To qualify as providing a "direct benefit," the transfer fee must be used exclusively to support maintenance and improvements to the encumbered property, or for acquisition, improvement, administration, and maintenance of property owned by a covered association of which the owner of the property is a member and used primarily for the benefit of such members. A direct benefit also includes cultural, educational, charitable, recreational, environmental, conservation, or other activities which are conducted in or protect the community or property which is adjacent or contiguous to the community or are conducted on other property that is used primarily by the residents of the community.
The direct benefit requirement disqualifies transfer fees used to benefit property which is not located adjacent to the community or used primarily for the benefit of the property owners who pay them. FHFA stated in its findings that transfer fees to fund preservation or environmental projects may be meritorious from the perspective of society as a whole; however, they do not contribute directly to the value of the property and contribute to the valuation concerns the rule is intended to address.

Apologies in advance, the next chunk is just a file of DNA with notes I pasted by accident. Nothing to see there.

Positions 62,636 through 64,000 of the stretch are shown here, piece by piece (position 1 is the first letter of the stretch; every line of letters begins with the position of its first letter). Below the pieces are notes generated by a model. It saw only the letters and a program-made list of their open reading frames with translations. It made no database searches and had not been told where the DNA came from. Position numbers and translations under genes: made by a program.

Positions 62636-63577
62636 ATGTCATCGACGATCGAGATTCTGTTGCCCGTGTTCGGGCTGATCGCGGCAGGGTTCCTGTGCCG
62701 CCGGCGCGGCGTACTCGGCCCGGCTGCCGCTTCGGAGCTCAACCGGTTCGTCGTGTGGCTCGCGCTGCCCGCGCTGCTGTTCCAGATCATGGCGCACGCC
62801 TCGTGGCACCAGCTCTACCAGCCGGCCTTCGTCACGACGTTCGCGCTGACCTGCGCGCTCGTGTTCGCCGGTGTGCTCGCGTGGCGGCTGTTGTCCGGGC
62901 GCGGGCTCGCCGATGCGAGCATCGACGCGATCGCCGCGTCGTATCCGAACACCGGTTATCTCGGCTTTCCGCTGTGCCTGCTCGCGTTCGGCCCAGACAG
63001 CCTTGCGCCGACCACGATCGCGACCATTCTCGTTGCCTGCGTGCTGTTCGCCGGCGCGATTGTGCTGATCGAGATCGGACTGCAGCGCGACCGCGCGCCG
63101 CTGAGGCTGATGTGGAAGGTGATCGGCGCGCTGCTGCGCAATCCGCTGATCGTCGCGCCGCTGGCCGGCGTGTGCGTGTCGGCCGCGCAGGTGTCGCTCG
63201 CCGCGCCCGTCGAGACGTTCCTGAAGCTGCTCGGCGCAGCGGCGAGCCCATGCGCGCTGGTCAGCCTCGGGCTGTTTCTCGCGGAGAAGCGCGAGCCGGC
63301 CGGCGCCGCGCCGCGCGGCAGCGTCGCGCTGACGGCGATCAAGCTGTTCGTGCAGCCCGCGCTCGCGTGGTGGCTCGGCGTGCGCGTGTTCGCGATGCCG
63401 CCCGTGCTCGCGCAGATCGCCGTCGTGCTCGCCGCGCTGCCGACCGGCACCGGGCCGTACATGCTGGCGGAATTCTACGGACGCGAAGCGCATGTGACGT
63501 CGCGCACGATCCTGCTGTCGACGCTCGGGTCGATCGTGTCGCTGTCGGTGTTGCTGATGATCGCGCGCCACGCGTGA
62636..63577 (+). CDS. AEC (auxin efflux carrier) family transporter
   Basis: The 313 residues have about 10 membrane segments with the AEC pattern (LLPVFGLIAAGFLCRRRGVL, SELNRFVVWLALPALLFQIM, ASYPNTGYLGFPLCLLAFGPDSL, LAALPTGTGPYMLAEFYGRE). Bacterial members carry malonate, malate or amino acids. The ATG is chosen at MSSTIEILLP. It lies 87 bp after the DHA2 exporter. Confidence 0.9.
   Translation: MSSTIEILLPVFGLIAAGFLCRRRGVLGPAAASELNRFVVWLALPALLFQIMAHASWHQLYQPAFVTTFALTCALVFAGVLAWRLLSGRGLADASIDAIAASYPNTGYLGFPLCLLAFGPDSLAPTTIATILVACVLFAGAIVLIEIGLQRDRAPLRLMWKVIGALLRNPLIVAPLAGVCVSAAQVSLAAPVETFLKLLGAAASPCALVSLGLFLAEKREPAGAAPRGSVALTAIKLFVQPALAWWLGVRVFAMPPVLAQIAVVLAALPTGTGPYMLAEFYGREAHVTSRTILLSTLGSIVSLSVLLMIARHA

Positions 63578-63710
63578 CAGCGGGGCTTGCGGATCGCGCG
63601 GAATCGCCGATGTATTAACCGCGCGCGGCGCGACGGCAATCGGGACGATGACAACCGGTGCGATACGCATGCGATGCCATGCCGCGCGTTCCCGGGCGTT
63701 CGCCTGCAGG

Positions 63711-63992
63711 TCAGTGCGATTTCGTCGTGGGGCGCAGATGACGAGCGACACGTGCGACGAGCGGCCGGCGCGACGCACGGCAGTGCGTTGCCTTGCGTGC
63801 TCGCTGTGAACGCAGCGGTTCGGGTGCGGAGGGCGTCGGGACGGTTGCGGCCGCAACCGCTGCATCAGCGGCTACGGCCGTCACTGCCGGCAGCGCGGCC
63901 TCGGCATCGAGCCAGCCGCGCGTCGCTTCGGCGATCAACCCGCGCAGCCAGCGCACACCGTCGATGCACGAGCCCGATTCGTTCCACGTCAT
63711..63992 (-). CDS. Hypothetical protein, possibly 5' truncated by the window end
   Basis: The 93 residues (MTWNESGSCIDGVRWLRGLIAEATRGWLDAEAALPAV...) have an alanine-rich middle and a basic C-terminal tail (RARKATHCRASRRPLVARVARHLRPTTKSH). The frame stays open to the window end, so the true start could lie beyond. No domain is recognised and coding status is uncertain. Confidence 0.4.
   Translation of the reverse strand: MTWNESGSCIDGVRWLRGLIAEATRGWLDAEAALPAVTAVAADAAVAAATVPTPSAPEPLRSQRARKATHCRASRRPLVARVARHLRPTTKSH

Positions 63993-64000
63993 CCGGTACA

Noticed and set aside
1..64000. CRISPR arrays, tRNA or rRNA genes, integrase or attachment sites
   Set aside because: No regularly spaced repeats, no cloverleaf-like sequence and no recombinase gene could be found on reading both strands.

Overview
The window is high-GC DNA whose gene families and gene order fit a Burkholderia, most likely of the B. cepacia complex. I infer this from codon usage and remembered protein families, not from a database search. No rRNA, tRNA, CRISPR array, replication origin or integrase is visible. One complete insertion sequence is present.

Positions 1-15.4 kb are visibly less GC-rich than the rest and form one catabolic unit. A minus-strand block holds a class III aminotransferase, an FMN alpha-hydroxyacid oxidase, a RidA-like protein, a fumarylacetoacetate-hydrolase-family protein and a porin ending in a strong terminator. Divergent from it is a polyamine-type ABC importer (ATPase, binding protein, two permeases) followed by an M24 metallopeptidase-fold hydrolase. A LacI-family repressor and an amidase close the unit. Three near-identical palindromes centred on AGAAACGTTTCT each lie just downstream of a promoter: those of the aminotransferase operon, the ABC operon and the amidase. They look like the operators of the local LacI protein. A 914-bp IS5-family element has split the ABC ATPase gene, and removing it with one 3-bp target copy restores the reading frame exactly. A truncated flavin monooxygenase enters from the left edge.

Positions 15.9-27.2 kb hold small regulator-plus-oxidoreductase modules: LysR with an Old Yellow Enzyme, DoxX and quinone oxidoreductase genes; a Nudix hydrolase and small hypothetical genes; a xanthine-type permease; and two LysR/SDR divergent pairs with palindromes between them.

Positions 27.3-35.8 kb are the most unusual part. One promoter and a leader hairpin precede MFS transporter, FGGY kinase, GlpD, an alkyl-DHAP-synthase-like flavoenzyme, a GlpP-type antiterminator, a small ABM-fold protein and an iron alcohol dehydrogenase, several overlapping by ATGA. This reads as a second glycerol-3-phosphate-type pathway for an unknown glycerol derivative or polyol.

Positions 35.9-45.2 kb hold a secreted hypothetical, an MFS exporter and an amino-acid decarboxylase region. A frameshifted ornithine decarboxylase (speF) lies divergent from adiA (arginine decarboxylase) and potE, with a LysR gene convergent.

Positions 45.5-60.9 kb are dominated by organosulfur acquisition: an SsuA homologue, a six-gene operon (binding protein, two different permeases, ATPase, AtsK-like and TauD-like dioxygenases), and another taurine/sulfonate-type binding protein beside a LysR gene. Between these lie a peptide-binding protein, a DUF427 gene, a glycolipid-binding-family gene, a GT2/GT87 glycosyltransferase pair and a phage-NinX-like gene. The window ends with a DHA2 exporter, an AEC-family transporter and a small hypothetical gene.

The rule in its final form does not prohibit private transfer fee covenants. Rather, the final rule simply prohibits the regulated entities from purchasing mortgages on properties burdened by a private transfer fee covenant. The prohibition only applies to private transfer fee covenants encumbering property after February 8, 2011. Mortgages on property encumbered by a private transfer fee covenant recorded before that date are "grandfathered in" and eligible to be purchased by such entities to the extent that they were valid prior to the effective date of the final rule.
The final rule does not affect covenants which impose the payment of "one time" fees. For example, a private transfer fee covenant which requires the payment of a transfer fee on only the first transfer, even if it is for a purpose which does not provide a direct benefit or to an entity that is not a covered association, would not be disqualified for purchase by the regulated entities.
A community which is subject to a transfer fee covenant may need to amend its covenants to clearly state and limit the purposes for which the transfer fees can be used. The use of the transfer fee must be specifically limited to those permitted by the final rule in order to limit or avoid having lenders reject mortgage applications or title companies refuse to issue title policies.
In addition, 38 states have enacted laws regulating or prohibiting private transfer fee covenants. Many of the states' laws exempt transfer fees when paid to a community association. However, some states have banned them completely. Even in those states where a transfer fee covenant is permitted or prohibited but "grandfathered in," the community may need to take affirmative steps to perfect the transfer fee covenant either by recording or filing specific notice in the land records.
If you have any questions on the applicability of this new rule, how it will impact your community, or the status of transfer fee covenant legislation in your state, please contact us.